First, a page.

Document Detail

Efficiency of electrolyzed oxidizing water on reducing Listeria monocytogenes contamination on seafood processing gloves.
MedLine Citation:
PMID:  16690154     Owner:  NLM     Status:  MEDLINE    
Food processing gloves are typically used to prevent cross-contamination during food preparation. However, gloves can be contaminated with microorganisms and become a source of contamination. This study investigated the survival of Listeria monocytogenes on gloves and determined the efficacy of electrolyzed oxidizing (EO) water for reducing L. monocytogenes contamination on seafood processing gloves. Three types of reusable gloves (natural rubber latex, natural latex, and nitrile) and two types of disposable gloves (latex and nitrile) were cut into small pieces (4 x 4 cm(2)) and inoculated with 5-strain L. monocytogenes cocktail (5.1 x 10(7) CFU/cm(2)) with and without shrimp meat residue attached to surfaces. L. monocytogenes did not survive well on clean reusable gloves and its populations decreased rapidly to non-detectable levels within 30 min at room temperature. However, high levels of Listeria cells were recovered from clean disposable gloves after 30 min of inoculation. Presence of shrimp meat residue on gloves enhanced the survival of L. monocytogenes. Cells of L. monocytogenes were detected on both reusable and disposal gloves even after 2 h at room temperature. Soaking inoculated gloves in EO water at room temperature for 5 min completely eliminated L. monocytogenes on clean gloves (>4.46 log CFU/cm(2) reductions) and significantly (p<0.05) reduced the contamination on soil-containing gloves when compared with tap water treatment. EO water could be used as a sanitizer to reduce L. monocytogenes contamination on gloves and reduce the possibility of transferring L. monocytogenes from gloves to RTE seafoods.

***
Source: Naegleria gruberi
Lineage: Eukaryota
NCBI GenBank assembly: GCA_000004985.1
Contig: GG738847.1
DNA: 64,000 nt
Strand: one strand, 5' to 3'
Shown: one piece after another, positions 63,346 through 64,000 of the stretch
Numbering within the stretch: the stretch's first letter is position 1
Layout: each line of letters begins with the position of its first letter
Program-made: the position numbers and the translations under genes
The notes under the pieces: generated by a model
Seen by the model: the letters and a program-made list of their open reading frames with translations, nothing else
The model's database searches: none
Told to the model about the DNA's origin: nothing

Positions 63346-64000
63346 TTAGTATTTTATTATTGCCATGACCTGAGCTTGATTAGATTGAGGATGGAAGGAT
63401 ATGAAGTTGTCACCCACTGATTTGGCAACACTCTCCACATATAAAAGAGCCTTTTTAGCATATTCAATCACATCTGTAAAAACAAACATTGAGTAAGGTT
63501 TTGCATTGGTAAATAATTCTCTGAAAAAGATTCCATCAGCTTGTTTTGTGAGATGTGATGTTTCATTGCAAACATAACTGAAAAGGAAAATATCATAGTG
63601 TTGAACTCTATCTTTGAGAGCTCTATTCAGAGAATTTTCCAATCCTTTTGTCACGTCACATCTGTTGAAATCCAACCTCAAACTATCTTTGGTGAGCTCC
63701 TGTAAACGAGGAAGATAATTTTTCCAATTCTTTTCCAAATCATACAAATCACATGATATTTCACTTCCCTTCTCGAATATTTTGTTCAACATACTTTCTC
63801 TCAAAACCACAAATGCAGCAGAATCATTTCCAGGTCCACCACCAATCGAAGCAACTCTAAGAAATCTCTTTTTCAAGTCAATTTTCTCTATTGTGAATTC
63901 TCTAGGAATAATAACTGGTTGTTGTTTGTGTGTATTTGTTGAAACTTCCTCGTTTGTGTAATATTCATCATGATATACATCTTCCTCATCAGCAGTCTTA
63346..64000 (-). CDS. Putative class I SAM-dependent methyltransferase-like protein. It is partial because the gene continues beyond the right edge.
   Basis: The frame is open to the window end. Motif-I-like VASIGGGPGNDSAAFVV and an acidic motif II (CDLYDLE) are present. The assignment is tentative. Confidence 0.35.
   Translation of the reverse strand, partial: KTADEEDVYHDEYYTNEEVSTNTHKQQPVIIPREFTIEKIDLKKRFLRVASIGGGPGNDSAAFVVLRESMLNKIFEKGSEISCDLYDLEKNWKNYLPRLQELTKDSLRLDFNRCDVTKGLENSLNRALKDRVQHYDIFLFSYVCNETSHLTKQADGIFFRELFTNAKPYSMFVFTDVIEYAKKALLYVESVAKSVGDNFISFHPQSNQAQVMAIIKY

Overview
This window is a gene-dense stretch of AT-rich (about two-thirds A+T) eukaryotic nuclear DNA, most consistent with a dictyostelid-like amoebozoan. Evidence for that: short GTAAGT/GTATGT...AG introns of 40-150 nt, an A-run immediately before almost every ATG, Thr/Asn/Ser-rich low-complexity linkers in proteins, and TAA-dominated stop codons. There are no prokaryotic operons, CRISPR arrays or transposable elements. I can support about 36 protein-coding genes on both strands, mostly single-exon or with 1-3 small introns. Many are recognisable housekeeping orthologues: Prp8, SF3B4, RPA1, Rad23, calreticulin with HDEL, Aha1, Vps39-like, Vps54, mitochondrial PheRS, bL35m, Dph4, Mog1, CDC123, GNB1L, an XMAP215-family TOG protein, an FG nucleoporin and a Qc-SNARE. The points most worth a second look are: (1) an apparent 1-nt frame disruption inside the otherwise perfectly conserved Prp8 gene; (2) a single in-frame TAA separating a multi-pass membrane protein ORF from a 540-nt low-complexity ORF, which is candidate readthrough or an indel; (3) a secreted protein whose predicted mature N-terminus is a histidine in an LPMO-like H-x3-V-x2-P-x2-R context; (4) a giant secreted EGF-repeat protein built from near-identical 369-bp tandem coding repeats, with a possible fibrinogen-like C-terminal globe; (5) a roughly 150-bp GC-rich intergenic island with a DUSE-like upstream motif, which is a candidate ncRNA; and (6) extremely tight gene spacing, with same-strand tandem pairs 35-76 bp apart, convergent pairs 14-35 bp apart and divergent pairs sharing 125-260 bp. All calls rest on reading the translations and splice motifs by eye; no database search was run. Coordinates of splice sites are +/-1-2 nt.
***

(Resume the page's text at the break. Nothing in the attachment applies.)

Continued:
Chengchu Liu; Yi-Cheng Su
Related Documents :
20549814 - Monitoring of bt11 and bt176 genetically modified maize in food sold commercially in br...
3134334 - Historical perspectives on methodology to detect listeria monocytogenes.
10826724 - A chromogenic medium for the detection of yeasts with beta-galactosidase and beta-gluco...
17932874 - Ultra-fast simultaneous analysis of genetically modified organisms in maize by microchi...
11317894 - Measurement of biomass activity in drinking water biofilters using a respirometric method.
18057094 - A central role for neuronal amp-activated protein kinase (ampk) and mammalian target of...
Publication Detail:
Type:  Journal Article; Research Support, Non-U.S. Gov't; Research Support, U.S. Gov't, Non-P.H.S.     Date:  2006-05-11
Journal Detail:
Title:  International journal of food microbiology     Volume:  110     ISSN:  0168-1605     ISO Abbreviation:  Int. J. Food Microbiol.     Publication Date:  2006 Jul 
Date Detail:
Created Date:  2006-07-17     Completed Date:  2006-09-05     Revised Date:  2006-11-15    
Medline Journal Info:
Nlm Unique ID:  8412849     Medline TA:  Int J Food Microbiol     Country:  Netherlands    
Other Details:
Languages:  eng     Pagination:  149-54     Citation Subset:  IM    
College of Food Science and Technology, Shanghai Fisheries University, 334 Jungong Road, Shanghai 200090, PR China.
Export Citation:
APA/MLA Format     Download EndNote     Download BibTex
MeSH Terms
Colony Count, Microbial
Consumer Product Safety
Disinfection / methods*
Food Contamination / analysis,  prevention & control
Food Handling / methods*
Food Microbiology
Gloves, Protective / microbiology*
Listeria monocytogenes / growth & development*
Seafood / microbiology*
Time Factors
Water / chemistry*
Reg. No./Substance:

From MEDLINE®/PubMed®, a database of the U.S. National Library of Medicine

Previous Document:  Modeling the frequency and duration of microbial contamination events.
Next Document:  The development of 'feeder' cells for the preparation of clinical grade hES cell lines: challenges a...